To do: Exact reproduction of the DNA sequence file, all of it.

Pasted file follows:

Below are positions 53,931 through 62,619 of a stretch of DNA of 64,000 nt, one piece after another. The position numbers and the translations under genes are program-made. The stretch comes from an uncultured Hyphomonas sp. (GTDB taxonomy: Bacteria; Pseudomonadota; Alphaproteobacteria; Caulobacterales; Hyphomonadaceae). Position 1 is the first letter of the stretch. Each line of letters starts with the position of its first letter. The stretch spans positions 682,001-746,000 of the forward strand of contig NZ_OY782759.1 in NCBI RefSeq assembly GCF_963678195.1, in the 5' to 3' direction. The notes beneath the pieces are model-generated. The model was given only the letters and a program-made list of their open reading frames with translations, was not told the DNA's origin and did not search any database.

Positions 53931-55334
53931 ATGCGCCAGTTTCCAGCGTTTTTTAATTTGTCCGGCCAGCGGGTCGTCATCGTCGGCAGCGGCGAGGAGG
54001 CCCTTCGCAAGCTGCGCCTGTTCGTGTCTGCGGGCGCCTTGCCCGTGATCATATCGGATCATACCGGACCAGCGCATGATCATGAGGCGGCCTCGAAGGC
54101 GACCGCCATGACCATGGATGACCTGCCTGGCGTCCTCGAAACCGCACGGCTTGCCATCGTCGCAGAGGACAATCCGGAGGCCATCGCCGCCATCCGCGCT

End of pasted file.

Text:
Below are positions 53,931 through 62,619 of a stretch of DNA of 64,000 nt, one piece after another. The position numbers and the translations under genes are program-made. The stretch comes from an uncultured Hyphomonas sp. (GTDB taxonomy: Bacteria; Pseudomonadota; Alphaproteobacteria; Caulobacterales; Hyphomonadaceae). Position 1 is the first letter of the stretch. Each line of letters starts with the position of its first letter. The stretch spans positions 682,001-746,000 of the forward strand of contig NZ_OY782759.1 in NCBI RefSeq assembly GCF_963678195.1, in the 5' to 3' direction. The notes beneath the pieces are model-generated. The model was given only the letters and a program-made list of their open reading frames with translations, was not told the DNA's origin and did not search any database.

Positions 53931-55334
53931 ATGCGCCAGTTTCCAGCGTTTTTTAATTTGTCCGGCCAGCGGGTCGTCATCGTCGGCAGCGGCGAGGAGG
54001 CCCTTCGCAAGCTGCGCCTGTTCGTGTCTGCGGGCGCCTTGCCCGTGATCATATCGGATCATACCGGACCAGCGCATGATCATGAGGCGGCCTCGAAGGC
54101 GACCGCCATGACCATGGATGACCTGCCTGGCGTCCTCGAAACCGCACGGCTTGCCATCGTCGCAGAGGACAATCCGGAGGCCATCGCCGCCATCCGCGCT